McMahon says the answer could come by creating a dedicated Supervisory Board for NFPO, which he confirms is on track for the end of March 2018, and by further enhancing representation for NFPOs at all other Route Supervisory Board meetings. He has therefore committed to improving processes and agenda planning on Supervisory Boards - for instance, widening the circulation of minutes from meetings in order to increase the visibility of regional decision-making to the NFPO community.
“NR is rolling out Supervisory Boards on other Routes, and we’re going to join the sequence. Over the next few months we intend to firm that up and make plans to get our customers around the table with an independent chairman to oversee NR’s delivery. We’re on target for the end of March and I’ve had some initial discussions, but I need to knock it into shape over the next two or three months and then launch it.
“Clearly it will need to be more strategic and have a Route-wide focus, and there may well be the need to drill down into local issues on the network within other Routes.
“I’ve also met with Dick Fearn about how freight can get more involved in his board, and I think there’s a wider opportunity to take stock of the whole concept.”
Looking ahead to CP6, McMahon is waiting to discover the detailed budget that will be allocated to his Route following the Statement of Funds Available announcement made by Secretary of State for Transport Chris Grayling in October.
He is confident, however, that there will be a continuation of the Strategic Rail Freight Network funding that set aside approximately £250 million to fund freight enhancement schemes during CP5.
This includes the £60m scheme that was announced in October to install a second track on the Felixstowe branch, which will create 14 further freight paths to and from Britain’s busiest container port. Hutchison Ports UK will also make a financial contribution to the project, demonstrating the strong potential for third party investment in freight schemes across the country.
McMahon says that there are approximately 12 schemes under way nationally that are being wholly funded by rail freight users. These include a former Post Office terminal site in Chelmsford that is being converted into an aggregates distribution hub, and Bevois Park on the Wessex Main Line, which is being used by a concrete manufacturer having been disused for three decades.
And he confidently predicts many more such schemes to emerge in CP6: “In the High Level Output Specification announcement in October they referred to funding being available for freight. We haven’t seen the detail yet, but we are anticipating that there will be a freight fund for CP6, which is a strong vote of confidence from government in the future of rail freight and recognition that the funding we’ve had in this Control Period and the last has been useful for this sector.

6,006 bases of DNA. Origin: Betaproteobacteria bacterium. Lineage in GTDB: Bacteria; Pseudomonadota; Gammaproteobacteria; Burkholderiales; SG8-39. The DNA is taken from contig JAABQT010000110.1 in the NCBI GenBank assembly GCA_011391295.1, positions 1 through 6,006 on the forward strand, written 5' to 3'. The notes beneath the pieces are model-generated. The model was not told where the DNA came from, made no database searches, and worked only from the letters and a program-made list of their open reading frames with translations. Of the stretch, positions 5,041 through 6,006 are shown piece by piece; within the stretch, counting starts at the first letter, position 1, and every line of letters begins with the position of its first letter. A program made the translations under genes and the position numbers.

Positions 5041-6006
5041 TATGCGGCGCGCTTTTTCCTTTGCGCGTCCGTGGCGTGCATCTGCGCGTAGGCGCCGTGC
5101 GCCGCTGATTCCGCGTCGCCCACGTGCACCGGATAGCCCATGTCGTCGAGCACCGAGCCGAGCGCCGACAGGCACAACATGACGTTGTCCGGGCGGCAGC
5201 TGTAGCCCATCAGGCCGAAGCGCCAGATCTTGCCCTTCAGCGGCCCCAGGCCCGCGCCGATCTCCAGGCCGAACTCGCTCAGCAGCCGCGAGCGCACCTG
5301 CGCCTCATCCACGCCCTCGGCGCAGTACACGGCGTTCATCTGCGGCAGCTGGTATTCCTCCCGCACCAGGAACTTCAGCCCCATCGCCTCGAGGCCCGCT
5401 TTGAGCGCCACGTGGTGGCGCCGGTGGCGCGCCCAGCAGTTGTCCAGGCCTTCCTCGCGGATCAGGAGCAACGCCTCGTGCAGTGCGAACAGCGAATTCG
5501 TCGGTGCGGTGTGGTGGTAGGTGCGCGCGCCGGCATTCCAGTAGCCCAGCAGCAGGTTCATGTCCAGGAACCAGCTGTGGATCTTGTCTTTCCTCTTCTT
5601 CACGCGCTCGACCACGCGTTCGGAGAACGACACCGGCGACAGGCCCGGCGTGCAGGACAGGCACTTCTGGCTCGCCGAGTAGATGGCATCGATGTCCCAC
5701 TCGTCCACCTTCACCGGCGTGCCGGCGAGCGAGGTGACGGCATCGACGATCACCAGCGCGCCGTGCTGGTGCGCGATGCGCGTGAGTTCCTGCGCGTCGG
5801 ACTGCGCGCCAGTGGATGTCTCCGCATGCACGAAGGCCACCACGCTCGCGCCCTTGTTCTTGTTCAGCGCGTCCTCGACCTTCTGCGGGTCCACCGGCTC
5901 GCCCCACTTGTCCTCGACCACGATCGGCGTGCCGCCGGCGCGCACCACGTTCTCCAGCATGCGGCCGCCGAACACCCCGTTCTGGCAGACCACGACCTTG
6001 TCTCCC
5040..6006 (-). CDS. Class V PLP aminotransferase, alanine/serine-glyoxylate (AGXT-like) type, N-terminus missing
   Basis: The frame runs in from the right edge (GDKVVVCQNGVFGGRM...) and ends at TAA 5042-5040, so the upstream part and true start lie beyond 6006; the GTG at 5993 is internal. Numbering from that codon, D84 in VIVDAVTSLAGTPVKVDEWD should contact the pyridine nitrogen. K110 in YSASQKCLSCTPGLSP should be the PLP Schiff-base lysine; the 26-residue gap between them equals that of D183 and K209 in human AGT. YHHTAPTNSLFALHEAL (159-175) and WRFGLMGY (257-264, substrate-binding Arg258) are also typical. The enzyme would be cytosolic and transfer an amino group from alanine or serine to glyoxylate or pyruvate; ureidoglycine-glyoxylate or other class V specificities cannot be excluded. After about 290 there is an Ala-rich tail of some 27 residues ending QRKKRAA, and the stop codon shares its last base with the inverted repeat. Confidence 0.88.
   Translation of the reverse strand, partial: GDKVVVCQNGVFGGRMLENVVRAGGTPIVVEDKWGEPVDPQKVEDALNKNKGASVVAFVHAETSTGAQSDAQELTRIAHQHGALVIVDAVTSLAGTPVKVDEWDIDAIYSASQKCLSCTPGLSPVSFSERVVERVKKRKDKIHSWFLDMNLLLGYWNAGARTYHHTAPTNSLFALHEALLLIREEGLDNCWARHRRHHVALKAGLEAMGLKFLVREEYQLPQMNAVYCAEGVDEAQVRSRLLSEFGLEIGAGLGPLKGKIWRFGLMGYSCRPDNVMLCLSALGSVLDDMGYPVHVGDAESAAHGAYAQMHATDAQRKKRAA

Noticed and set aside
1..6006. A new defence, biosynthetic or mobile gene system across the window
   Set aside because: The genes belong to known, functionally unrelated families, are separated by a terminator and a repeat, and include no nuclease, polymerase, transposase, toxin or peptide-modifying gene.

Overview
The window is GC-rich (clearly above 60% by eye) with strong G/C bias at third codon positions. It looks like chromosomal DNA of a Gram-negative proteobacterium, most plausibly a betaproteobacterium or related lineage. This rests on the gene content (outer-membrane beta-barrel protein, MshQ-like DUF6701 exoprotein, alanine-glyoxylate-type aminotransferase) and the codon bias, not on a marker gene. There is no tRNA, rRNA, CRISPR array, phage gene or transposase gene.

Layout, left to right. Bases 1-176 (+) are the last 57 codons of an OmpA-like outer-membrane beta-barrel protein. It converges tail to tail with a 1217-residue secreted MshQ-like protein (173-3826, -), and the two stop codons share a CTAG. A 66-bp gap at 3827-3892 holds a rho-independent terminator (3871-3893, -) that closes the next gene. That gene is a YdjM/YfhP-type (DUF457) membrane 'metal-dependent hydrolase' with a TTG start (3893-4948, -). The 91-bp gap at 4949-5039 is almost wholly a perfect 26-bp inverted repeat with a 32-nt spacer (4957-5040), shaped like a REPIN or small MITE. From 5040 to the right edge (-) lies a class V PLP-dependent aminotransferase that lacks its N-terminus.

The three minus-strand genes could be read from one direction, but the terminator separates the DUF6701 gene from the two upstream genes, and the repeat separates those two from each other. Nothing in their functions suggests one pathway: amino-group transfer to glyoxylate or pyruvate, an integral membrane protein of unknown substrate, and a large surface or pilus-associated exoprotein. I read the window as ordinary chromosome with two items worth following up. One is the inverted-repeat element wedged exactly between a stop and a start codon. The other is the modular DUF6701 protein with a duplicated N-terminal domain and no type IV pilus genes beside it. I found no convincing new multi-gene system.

“If it comes to pass then we have good plans for CP6. And we already know there is a strong benefit:cost ratio for capital enhancement in freight that is typically 4:1. Compared with the ratios of some other schemes, I think it’s a pretty straightforward analysis.”
He adds: “We already have a good relationship with ports and freight end users, and we have had financial contributions before in the enhancement of the Felixstowe branch. Part of setting up FNPO was having a specialist business development team, and we’re having other conversations about investments that might be made soon.
“We’ve always been very active with the freight community, and we’re very focused on identifying opportunities for investment. And there are some great examples developing - both Chelmsford and Bevois Park on the Solent are on the long list of places where we are working to support new rail freight traffic.”
Paul McMahon: CV
McMahon began his career as an economist with a range of organisations - including Southern Water, Atkins and the Environment Agency - before joining the Office of Rail Regulation in 2004 as its Head of Regulatory Economics.
A year later he became Deputy Director - Market and Economics, a position he held for seven years.
A ten-month stint as Director of Regulation and Market Reform at Water UK followed, before McMahon commenced his career at Network Rail in 2013 when he was appointed Director of Freight.
From September 2015-August 2016 he was interim Route MD for Wales, after which we switched to his current role as MD of the newly created Freight and National Passengers Operation.
FNPO: At a glance
12% of UK freight moved by rail
£30 billion of goods carried each year
7.6 million lorry journeys removed per annum
40% of construction material in London arrives by rail
1,500 route miles and 100 stations covered by CrossCountry
3,500 miles covered each night by Caledonian Sleeper trains
- The feature was published in RAIL 841, which is available on Android and iPad.